In June 2004, the Ecumenical Patriarch attended the Patronal Feast of the Roman Catholic Church (June 29). While the invitation is extended each year and the Ecumenical Patriarch is represented annually, that year also marked the 40th anniversary since the inception of the “dialogue of love” established in Jerusalem in 1964 as well as the 800th anniversary since the Fourth Crusade. On this occasion, Pope John Paul II officially apologized for the tragic events of the Fourth Crusade.
In response, Ecumenical Patriarch Bartholomew I observed that no material compensation was at that time appropriate, but the rightful return of the sacred relics of the two Archbishops of Constantinople would comprise a spiritual restoration of that Church’s legacy. The return of their relics would be a tangible gesture of the acknowledgement of past errors, a moral restoration of the spiritual legacy of the East, and a significant step in the process of reconciliation.
Ecumenical Patriarch Bartholomew I personally accompanied the relics of the great Hierarchs to Constantinople on 27 November 2004, following an official service and ceremonial procession at St. Peter’s in Rome. In the Cathedral of St. George, the crystal cases containing the relics were placed on the solea, immediately before the Patriarchal Throne. In accordance with ancient practice and protocol, during a service of Thanksgiving in the presence of representatives from all Orthodox Churches as well as a formal delegation from the Vatican led by Cardinal Walter Kasper, the Ecumenical Patriarch symbolically deferred to the Saints by offering the Throne in honor of their preeminence, while he sat in the parathronion or side-throne.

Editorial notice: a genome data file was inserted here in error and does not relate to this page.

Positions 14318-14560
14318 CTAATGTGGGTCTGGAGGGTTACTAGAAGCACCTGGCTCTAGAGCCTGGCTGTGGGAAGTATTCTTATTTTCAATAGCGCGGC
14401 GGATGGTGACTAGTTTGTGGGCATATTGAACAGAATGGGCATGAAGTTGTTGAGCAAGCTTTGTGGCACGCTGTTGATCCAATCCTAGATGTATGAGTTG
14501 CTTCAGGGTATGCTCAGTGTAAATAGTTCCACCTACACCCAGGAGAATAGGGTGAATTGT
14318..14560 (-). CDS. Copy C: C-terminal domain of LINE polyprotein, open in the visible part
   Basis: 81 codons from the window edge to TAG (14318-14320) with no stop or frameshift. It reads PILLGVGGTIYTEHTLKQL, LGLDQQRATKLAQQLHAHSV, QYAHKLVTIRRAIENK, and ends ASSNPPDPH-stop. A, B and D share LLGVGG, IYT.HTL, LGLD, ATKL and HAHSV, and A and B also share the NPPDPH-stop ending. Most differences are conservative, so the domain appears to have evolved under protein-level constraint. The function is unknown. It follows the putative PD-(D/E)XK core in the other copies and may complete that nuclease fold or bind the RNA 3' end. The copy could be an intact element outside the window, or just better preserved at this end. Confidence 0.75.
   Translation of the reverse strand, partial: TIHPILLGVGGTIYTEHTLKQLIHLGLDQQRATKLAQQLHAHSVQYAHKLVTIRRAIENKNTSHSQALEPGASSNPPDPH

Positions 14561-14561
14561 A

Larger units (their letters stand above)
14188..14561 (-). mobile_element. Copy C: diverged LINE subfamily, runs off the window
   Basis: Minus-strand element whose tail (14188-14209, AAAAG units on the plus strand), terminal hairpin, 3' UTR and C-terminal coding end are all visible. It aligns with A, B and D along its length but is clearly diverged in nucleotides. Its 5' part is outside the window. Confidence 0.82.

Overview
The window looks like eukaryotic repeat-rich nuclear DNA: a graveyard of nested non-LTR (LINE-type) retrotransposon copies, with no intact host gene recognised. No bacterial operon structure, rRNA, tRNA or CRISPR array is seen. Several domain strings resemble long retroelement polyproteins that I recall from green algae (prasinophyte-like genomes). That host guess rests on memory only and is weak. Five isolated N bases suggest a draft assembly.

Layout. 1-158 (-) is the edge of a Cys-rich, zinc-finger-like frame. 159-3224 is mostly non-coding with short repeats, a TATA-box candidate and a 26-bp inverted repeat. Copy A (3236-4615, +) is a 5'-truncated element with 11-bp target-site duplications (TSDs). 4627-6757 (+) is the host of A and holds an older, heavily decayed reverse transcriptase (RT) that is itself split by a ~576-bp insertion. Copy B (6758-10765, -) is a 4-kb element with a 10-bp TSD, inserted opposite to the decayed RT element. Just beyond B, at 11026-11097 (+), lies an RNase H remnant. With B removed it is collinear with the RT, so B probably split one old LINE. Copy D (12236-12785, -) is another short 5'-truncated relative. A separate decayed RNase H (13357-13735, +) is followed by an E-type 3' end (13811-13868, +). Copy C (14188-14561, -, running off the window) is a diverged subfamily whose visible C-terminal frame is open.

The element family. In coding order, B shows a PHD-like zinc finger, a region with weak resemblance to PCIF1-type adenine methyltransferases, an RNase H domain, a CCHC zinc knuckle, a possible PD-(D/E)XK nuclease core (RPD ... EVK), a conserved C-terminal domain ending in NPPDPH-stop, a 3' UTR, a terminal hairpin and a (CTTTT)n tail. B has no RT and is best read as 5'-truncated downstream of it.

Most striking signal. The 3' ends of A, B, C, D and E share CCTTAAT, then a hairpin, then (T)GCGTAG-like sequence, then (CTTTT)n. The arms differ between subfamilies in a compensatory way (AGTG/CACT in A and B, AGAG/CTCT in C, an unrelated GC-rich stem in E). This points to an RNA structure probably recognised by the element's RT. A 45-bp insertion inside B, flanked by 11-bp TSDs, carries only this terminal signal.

The return of relics is more than a purely historical event of theological importance; traditionally, it is a liturgical feast of spiritual significance. The new Feast of the Translation of the Relics of St. Gregory the Theologian and St. John Chrysostom, to be commemorated henceforth on November 30th as the official date of their reinstallation, will coincide with the Thronal Feast of the Church of Constantinople, namely the Feast of St. Andrew “the first-called of the Apostles.”
What had begun in June of 2004, with the formal request of the relics during the Patronal Feast and inside the Basilica of St. Peter, concluded in November of 2004, with the solemn return of the relics during the Thronal Feast of the Mother Church of Constantinople, whose patron Saint is Andrew, the brother of St. Peter.
This, too, was a further sign of the significant step toward reconciliation that occurred through the return of the sacred relics. The event has been memorialized in the new hymns composed by Metropolitan Evangelos of Perge. The relics are now treasured in the Patriarchal Cathedral of St. George in the Phanar, located at the mid-point of the north wall of the nave.
Behold, the mystic of God and preacher of dogmas, Gregory the mind and glory of theology, comes to comfort us with his Relics; for he was our fellow-citizen from the ages and spoke before this very throne, as a divine treasure.
The Church once more rejoices splendidly on the arrival of your sacred Relic to the City, which you worthily shepherded; and she glorifies the heavenly Giver, O Father John Chrysostom, crying aloud: Behold your throne, O holy one.